Today’s data centers need to be characterized not just by their agility but also best practices that help managers operate with maximum efficiency, while keeping costs under control. While organizations are continuously struggling to cope with data processing and storage demands, budgetary concerns are possibly the major hurdle to overcome. This not only includes the cost of the physical space required but also the energy consumption. This is where data center management software can come to the rescue.
As far back as 2010, the Uptime Institute had predicted that the market for data center infrastructure management (DCIM) solutions would grow from $500 million in 2010 to $7.5 billion by 2020. And having crossed more than the half way mark to 2020, businesses have quickly realized that they could save hundreds of thousands of dollars that would otherwise be spent on operational and energy costs if only they would use DCIM software. James Hamilton, VP and Distinguished Engineer at Amazon Web Services, calculated monthly costs of power to be $474,208 (http://perspectives.mvdirona.com/2010/09/overall-data-center-costs/). Even a 5% savings could quickly add up to over $280,000/year of savings, which easily makes the case for implementing DCIM software.
The EMA Model
In their whitepaper on Effective IT Operations with Data Center Infrastructure Management, Enterprise Management Associates (EMA), a leading industry analyst firm that provides insights into the IT and data space, stated, “The key to establishing control over data center cost-effectiveness and efficiency is establishing holistic monitoring and management across each support layer, identifying not just the individual assets, but also how the individual IT components interact with each other.”
EMA has developed a model that delineates the key milestones in the advancement of a data center’s service capabilities. If businesses can identify the level that their existing infrastructure resembles most closely, they can then work on process improvements using the model to achieve the next level of development. Here’s a look at the four levels of the EMA Maturity Model:
Level 1: Reactive Management
This is the most basic level, where the IT operations within the business are simply “trying to survive day-to-day crises.” At this level, management processes are primarily focused on specific incidents, which are addressed manually to a large extent. Management tools are also largely device specific, although a few enterprise-class tools might be used with little or, at times, no automation. The key processes at this level include incident management, inventory management, access and control and service desk.
Level 2: Active Management
Although day-to-day operational issues continue to take precedence at this level, some processes now are documented and replicable. Management tools are utilized by entire departments; however, these are usually only for the measurement of IT performance in terms of SLA requirements. The key processes at this level include asset management, space management, change and configuration management, problem management and job scheduling.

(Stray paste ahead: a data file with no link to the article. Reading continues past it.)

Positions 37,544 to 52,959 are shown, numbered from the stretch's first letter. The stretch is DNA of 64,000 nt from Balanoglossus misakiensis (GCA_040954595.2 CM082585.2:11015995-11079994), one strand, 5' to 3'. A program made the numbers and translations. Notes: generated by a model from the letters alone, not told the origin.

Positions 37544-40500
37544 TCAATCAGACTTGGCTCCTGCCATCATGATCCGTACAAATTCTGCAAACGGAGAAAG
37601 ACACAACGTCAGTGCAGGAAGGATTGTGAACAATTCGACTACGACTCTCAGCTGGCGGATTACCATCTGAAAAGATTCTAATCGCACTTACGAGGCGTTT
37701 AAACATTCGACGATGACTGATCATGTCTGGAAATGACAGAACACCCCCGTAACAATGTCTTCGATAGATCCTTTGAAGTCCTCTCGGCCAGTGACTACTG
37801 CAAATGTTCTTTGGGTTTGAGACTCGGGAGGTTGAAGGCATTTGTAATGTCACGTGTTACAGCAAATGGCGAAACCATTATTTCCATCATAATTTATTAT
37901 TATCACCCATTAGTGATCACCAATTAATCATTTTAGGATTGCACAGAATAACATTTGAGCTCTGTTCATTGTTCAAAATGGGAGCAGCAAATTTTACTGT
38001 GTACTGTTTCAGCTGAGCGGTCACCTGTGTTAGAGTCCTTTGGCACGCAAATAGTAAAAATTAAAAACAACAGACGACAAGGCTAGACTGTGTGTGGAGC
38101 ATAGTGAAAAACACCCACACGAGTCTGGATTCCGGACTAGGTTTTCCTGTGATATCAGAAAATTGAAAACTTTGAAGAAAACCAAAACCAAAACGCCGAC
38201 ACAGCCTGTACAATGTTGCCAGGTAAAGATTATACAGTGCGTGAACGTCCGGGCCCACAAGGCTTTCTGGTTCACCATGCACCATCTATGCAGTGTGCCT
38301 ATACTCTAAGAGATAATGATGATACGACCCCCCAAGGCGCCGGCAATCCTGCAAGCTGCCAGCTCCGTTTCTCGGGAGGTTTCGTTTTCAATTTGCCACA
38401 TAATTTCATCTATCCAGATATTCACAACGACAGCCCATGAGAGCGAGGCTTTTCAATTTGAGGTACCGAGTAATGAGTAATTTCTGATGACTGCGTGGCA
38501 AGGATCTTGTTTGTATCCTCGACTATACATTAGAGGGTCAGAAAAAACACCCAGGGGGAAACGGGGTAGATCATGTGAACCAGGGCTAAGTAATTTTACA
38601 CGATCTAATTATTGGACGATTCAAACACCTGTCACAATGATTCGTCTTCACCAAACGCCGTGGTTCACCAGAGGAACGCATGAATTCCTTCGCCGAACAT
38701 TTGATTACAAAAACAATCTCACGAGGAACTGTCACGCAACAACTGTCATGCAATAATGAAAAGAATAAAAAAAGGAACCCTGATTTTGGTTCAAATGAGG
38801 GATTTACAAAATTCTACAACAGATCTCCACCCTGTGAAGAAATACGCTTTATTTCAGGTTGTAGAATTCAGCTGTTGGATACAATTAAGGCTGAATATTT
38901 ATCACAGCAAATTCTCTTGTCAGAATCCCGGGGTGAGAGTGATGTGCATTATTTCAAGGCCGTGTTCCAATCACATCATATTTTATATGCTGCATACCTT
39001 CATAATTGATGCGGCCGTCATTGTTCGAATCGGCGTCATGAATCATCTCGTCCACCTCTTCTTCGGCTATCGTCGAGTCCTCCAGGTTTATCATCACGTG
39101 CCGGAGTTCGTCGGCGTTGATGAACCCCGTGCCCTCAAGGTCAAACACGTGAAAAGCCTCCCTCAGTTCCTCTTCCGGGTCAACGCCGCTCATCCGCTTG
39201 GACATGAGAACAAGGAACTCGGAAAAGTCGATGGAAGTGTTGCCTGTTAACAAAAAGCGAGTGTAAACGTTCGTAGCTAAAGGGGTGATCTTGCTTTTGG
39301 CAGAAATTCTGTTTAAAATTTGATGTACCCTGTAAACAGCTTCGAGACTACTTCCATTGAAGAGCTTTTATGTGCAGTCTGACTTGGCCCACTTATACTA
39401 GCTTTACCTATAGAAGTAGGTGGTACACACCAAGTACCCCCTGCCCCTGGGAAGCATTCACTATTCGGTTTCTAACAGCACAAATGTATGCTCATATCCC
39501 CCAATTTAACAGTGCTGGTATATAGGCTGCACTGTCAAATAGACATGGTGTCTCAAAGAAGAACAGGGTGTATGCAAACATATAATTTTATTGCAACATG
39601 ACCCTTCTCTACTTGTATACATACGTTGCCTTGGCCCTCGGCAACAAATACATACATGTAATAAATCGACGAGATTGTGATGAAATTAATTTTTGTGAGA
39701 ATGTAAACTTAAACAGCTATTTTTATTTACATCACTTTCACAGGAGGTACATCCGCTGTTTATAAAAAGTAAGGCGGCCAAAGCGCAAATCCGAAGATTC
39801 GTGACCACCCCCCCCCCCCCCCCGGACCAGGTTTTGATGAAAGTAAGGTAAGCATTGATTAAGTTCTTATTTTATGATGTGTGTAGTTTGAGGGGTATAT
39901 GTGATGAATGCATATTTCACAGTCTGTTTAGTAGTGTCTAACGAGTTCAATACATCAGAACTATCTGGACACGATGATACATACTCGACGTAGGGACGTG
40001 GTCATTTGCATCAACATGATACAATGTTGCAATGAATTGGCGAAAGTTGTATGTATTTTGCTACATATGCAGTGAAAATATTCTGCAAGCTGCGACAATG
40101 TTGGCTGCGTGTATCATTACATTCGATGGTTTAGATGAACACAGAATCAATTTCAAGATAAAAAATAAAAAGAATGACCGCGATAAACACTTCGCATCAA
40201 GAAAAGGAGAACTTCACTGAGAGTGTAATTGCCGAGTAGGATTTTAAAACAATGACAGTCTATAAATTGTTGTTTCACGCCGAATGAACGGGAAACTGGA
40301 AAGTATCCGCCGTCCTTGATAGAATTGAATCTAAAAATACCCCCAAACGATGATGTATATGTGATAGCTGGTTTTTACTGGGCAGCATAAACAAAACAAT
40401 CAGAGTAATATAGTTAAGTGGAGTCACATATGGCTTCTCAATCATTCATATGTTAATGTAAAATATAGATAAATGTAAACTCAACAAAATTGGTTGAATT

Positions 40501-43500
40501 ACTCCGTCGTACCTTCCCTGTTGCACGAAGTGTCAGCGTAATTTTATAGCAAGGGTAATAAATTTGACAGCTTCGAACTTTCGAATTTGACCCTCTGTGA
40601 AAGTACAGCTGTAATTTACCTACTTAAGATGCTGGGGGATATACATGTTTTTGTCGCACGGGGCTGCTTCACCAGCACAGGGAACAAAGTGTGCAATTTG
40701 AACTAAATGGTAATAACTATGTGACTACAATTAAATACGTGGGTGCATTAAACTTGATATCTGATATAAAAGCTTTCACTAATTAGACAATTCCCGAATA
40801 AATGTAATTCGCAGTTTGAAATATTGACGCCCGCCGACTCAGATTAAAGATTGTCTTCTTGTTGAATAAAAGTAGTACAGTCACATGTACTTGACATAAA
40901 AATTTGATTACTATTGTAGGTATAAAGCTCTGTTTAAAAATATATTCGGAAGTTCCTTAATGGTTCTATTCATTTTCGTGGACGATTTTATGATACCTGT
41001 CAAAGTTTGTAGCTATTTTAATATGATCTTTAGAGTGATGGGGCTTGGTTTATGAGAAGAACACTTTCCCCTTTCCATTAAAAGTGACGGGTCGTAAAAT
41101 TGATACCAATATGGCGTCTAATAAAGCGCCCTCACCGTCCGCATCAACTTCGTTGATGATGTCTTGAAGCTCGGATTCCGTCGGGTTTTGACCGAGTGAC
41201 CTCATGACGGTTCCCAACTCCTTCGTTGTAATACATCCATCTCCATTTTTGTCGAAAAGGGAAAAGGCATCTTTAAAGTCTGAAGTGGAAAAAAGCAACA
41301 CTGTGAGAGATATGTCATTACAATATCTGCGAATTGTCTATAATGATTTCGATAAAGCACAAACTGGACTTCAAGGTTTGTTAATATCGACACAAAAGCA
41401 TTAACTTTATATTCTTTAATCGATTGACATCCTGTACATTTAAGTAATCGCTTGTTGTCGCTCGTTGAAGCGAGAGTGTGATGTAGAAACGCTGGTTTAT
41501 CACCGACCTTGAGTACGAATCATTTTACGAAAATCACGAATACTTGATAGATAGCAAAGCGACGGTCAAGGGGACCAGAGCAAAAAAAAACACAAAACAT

Level 3: Proactive Management
This is the level where the service organization becomes a consistent and fundamental interface to the larger business. According to the EMA model, “Management processes are still primarily problem driven, but are more easily remediated with procedures in place for root cause identification. This constitutes a shift away from reactive incident management toward problem prevention.” Management tools, at this level, become automated and integrated into the various managed environments, providing real-time alerts and other measurements to assess IT health. The processes include visual modeling, capacity planning, root cause analysis and workload automation.
Level 4: Dynamic Management
This is the most mature level of data center management, where everyday issues are managed largely via automation, such that IT can concentrate on enhancing business advantage and optimizing the infrastructure in a way that dynamically responds to changing business conditions. Therefore, management tools at this stage offer detailed data to support infrastructure decisions to improve both the agility and profitability of the business. The management processes here include responsible autonomics, dynamic service provisioning, analytic reporting and management and hypothetical modeling.
According to the EMA Maturity Model, the highest level “dramatically improves change management by helping to determine which organizations and data center elements will be affected by the change event so accurate deployment workflows can be created.” Combining the EMA model with DCIM can save you a great deal of money and resources all while achieving a higher level of effectiveness and efficiency in your data center.
If you’d like to learn more about how and what DCIM should be monitoring in order to reduce costs, please check out our whitepaper on how to ensure your monitoring does what you need it to do.
Source: Effective IT Operations with Data Center Infrastructure Management (DCIM); An ENTERPRISE MANAGEMENT ASSOCIATES® (EMA™); August 2013